We used pre-launch observations (Deleuil et al. 2009) for a statistical estimate of the stellar population in IRa01. The classification method (Barbieri et al., in prep.) uses a comparison of magnitudes with reddened isochrones of stars of different types. The best-fit solution is extracted using Bayesian statistics. At small latitudes above the Galactic plane, the CoRoT fields are characterised by an inhomogeneous interstellar content, which strongly affects identification of the evolutionary stage of a given target: a nearby red dwarf may be confused with a distant giant, or the opposite, as for candidates E2-2430 and E2-3854. The stellar radius may be strongly misestimated for certain classes of effective temperature, and thus the planet-likelihood ranking of a detected transit event must not rely only on a photometric analysis. It was thus decided for the follow-up campaign of IRa01, not to withdraw an event based on its being estimated as a giant.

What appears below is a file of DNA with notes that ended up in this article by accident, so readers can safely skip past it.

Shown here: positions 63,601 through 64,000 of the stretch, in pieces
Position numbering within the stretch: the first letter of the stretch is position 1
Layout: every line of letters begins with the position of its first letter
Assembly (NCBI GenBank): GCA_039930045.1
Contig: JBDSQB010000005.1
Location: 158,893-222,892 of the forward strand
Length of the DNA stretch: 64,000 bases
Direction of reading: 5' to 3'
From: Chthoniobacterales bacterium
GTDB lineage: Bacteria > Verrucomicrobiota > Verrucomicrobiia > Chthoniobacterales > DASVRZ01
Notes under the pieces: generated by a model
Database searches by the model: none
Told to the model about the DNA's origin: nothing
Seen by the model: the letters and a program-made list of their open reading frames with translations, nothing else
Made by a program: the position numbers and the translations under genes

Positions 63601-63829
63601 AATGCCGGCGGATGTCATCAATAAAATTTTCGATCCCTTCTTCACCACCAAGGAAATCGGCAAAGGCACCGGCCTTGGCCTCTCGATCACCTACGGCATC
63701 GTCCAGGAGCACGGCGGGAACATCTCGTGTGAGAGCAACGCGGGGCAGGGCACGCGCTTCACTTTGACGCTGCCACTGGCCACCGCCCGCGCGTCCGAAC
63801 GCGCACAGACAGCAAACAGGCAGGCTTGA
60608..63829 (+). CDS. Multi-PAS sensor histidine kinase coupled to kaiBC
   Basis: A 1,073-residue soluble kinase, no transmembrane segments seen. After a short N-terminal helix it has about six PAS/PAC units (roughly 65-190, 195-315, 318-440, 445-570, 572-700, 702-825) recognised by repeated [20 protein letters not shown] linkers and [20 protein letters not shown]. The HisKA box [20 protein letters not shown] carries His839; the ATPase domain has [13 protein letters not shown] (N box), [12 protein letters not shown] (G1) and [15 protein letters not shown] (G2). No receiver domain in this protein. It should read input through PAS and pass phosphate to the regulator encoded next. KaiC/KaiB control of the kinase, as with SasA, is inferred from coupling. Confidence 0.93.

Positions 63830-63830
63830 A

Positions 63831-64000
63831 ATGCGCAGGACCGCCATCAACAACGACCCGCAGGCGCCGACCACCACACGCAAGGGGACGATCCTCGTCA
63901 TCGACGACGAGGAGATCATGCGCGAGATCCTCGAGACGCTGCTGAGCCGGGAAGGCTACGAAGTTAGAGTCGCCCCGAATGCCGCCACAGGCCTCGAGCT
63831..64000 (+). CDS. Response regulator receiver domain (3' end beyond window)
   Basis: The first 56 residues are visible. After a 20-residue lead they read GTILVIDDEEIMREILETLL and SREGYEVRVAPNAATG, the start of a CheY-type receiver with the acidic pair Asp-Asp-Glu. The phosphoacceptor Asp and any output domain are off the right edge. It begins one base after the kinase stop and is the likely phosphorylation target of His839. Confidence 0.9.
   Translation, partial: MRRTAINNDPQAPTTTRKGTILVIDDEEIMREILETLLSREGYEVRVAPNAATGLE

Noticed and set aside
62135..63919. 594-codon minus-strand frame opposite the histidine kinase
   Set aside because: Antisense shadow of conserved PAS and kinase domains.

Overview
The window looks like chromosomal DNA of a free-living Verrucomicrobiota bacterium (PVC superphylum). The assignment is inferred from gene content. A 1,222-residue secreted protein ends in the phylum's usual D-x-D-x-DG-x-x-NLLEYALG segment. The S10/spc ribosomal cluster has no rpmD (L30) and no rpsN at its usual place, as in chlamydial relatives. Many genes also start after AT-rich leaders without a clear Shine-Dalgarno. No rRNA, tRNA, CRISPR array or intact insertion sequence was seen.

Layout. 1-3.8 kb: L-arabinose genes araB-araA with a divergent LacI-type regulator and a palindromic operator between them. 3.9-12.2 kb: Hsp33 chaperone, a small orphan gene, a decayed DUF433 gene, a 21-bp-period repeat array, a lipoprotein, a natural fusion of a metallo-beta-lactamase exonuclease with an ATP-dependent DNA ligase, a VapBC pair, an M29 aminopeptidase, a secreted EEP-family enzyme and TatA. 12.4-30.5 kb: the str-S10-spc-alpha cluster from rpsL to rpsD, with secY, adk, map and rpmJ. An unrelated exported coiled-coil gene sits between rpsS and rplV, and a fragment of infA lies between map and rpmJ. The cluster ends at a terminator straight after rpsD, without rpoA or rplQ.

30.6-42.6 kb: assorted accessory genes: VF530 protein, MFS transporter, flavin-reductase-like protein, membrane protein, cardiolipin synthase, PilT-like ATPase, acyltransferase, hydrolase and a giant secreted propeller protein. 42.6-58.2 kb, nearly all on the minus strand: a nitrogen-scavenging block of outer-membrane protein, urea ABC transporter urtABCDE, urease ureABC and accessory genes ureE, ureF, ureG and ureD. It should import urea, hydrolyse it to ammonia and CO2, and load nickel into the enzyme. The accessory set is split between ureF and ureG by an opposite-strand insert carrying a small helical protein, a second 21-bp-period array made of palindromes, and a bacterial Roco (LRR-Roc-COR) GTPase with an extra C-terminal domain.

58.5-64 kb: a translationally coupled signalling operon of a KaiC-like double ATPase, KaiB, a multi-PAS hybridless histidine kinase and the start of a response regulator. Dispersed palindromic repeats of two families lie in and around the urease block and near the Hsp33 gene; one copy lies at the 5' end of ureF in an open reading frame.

The stellar field observed during the IRa01 is located at about RA = 06h47mn and Dec. = -01$^{\circ}$51' or Galactic coordinates [214.0, -1.9]. The stellar population of IRa01 targets, after selection in the field, is composed of 9872 stars in the magnitude range r=11.25-16. Histograms of parameters issued from pre-launch photometry are shown in Fig. 8, as well as a temperature-luminosity diagram. The population of this target sample is dominated by the main sequence, which comprises up to 75% of the targets. According to our classification scheme, the mean radius is about 1 $R_\odot$ and the mean effective temperature is below 6000 K. This is not to be compared directly with models of the Galaxy (Robin et al. 2004), since some selection criteria have been applied. The number of dwarf stars is overestimated by 25% in our target sample, compared to a simulation with the complete stellar field. This difference is due to a combination of 1) the selection of targets; 2) misclassification of giant stars; and 3) an ill-constrained reddening law in the Galaxy model towards this line of sight.